Keeping Agriculture on Solid Ground

Land Protection as Diverse as the People and Communities it Serves

South of Essex, in an area bird-watchers call the Magic Triangle for its diversity of habitats and species, Mark and Derrick Wrisley stop to check on two hayfields—one they own, and one they lease. The fields look the same, both lush with midsummer growth. But the one they lease is a little unusual. The Open Space Institute acquired the 200 acres in 1994 and conveyed agricultural rights to the Adirondack Land Trust (ALT) to help maintain a critical mass of farmland in the Champlain Valley.

The Wrisleys value diversity too, rotating hay with corn, hard red spring wheat, sunflowers, barley and other grains, most of them organic. In all, the father and son, ages 59 and 28, work 1,500 acres scattered across the region, including two fields that are under conservation easements held by ALT. “It takes a lot of ground to rotate and still keep your hay base,” Mark explains. In the economy of organic grains, it’s hard to afford a combine or even storage bins if you’re cultivating just a few hundred acres. “You need land volume to keep the rotations,” he says.

Their products end up in diverse places: whiskey from Gristmill Distillers, in Keene; tortillas by Vermont Tortilla, across Lake Champlain; food for the goats producing Nettle Meadow Farm cheese, in Warrensburg; and Champlain Valley Milling flour, in Westport, to name a few. Non-food-grade crops can end up as cattle feed, birdseed, or as pellet fuel for the Wrisleys’ own home heat. They founded Adirondack Organic Grains with Bob and Adam Perry, another father-and-son farming team.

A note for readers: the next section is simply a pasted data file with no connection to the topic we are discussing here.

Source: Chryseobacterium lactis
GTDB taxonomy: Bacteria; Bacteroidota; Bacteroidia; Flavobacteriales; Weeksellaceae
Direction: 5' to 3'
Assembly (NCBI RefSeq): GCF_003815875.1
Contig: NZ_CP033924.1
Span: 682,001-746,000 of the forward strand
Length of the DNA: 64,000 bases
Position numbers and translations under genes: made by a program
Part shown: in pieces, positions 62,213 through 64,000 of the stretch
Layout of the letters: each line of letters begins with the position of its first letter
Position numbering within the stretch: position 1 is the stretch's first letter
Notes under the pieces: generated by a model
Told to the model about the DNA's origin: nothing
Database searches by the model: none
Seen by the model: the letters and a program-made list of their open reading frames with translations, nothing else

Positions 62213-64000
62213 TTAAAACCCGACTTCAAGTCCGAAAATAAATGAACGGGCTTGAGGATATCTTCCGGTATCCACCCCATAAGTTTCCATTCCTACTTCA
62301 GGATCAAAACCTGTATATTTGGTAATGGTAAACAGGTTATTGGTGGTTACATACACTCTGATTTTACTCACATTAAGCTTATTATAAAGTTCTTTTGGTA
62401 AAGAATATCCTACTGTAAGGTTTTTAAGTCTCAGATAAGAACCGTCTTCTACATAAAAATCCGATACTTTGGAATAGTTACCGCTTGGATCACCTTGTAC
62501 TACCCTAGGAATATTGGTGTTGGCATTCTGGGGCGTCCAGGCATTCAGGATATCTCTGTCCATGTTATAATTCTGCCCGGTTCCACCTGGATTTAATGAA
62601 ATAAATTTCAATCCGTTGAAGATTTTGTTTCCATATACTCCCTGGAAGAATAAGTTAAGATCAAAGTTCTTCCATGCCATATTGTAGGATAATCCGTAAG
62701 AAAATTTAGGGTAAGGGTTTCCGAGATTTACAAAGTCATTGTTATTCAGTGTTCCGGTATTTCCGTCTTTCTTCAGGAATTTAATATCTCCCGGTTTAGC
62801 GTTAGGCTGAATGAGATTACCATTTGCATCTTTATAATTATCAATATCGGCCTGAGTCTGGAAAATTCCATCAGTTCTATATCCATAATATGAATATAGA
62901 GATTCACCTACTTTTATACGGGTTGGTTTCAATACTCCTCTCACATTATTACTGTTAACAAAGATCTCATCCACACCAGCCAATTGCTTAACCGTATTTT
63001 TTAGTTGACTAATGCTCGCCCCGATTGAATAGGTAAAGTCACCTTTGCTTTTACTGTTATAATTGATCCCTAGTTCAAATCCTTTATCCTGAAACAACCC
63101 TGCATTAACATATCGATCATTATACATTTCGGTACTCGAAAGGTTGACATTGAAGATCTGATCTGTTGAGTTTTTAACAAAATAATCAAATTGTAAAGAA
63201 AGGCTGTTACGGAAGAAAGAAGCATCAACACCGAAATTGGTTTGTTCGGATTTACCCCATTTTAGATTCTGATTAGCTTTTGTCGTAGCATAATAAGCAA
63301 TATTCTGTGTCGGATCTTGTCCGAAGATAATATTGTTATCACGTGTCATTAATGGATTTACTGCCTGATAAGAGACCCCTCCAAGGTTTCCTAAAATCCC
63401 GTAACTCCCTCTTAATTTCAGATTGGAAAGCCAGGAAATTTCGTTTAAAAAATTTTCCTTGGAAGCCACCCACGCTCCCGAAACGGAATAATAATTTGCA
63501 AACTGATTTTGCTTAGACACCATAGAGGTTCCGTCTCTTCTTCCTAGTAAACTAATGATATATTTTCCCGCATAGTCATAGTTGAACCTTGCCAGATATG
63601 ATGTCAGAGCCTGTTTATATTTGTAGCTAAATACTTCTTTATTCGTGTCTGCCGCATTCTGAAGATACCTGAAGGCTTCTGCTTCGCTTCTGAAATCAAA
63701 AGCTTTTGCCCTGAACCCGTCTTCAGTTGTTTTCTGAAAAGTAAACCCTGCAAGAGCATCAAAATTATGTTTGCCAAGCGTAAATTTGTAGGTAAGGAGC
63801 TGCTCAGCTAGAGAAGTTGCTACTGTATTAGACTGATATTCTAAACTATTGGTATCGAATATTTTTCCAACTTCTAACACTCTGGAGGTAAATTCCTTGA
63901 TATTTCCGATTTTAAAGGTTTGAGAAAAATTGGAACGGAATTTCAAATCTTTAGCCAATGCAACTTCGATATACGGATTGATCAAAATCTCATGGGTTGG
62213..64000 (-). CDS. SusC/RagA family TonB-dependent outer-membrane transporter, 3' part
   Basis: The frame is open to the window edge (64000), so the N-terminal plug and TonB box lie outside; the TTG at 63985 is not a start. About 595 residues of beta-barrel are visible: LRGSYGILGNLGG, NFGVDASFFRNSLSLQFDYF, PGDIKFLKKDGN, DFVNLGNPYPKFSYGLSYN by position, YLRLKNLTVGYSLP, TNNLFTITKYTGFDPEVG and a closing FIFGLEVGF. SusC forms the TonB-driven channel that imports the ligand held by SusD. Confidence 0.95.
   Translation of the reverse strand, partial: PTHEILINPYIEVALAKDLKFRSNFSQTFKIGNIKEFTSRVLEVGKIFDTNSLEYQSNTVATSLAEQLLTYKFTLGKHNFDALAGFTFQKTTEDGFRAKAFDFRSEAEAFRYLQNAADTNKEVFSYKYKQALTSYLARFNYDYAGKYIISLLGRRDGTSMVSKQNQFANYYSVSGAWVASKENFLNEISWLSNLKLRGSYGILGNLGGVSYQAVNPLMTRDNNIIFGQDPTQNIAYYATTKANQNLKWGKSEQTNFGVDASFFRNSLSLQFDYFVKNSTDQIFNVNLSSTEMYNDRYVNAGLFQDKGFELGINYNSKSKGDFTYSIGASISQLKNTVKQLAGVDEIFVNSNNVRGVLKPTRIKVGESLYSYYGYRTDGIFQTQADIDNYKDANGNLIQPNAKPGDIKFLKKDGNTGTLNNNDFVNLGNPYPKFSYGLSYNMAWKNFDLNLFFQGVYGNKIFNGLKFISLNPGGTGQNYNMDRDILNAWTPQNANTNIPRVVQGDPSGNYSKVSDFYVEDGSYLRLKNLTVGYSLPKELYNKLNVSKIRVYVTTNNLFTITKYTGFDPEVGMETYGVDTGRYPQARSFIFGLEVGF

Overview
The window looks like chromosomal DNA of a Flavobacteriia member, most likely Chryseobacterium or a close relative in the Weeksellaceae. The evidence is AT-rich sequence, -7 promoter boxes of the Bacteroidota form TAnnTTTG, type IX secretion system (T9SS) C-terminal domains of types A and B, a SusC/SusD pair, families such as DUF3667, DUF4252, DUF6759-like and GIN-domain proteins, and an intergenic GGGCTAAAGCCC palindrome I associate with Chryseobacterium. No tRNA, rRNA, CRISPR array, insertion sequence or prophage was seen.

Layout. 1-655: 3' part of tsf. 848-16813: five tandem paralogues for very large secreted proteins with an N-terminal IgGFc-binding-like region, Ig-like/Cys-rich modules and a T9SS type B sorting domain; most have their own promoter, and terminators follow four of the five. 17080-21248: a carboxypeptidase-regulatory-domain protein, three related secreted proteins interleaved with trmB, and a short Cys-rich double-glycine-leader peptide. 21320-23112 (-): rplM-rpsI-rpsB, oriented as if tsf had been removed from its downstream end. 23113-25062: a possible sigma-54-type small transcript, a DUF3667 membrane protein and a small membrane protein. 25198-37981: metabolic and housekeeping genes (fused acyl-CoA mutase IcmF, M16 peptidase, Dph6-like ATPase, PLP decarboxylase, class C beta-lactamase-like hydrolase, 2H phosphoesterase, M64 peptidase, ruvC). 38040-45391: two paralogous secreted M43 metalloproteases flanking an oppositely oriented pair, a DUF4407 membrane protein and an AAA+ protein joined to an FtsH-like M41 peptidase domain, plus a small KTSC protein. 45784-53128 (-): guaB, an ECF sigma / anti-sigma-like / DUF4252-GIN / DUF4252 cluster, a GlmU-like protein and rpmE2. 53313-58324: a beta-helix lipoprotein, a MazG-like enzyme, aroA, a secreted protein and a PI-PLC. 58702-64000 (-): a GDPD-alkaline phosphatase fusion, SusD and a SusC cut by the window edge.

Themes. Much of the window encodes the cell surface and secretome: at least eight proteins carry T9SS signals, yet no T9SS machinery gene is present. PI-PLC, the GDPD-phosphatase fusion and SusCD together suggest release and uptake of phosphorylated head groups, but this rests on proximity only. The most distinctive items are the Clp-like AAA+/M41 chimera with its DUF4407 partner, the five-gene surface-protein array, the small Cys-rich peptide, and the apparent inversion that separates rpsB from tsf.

“It’s been challenging, but it works,” Mark says. “When you supply a small market, like Gristmill, it takes a lot of time to set up the machine and grind a thousand pounds a month and package it. I don’t know if you get that extra price difference to make it up. But I even just like selling to someone local who is doing something they keep in the community.”

A conservation easement is a voluntary land-preservation agreement between a landowner and a land trust that determines how a tract will be maintained over time. ALT holds more than 50 conservation easements across Northern New York, including 20 working farms totaling 7,363 acres. Those farms produce milk, apples, eggs, cattle, hay and grains. Most are in the Champlain Valley, where the agricultural land base is critical to the economy. By keeping farms from being segmented into housing lots, owners of conserved lands can be eligible for tax breaks as they support the local farming community.

To recognize this behind-the-scenes work, in 2015 the F. M. Kirby Foundation made a $2 million commitment to help ALT fund the perpetual care of farms, working forests and shorelines under conservation easements. While the Fred M. and Walker D. Kirby Land Stewardship Endowment will increase ALT’s capacity to serve as a resource for landowners, ALT still needs to raise an additional $3 million to meet its stewardship endowment needs; one of the F. M. Kirby Foundation's goals is to encourage others to support this work as well.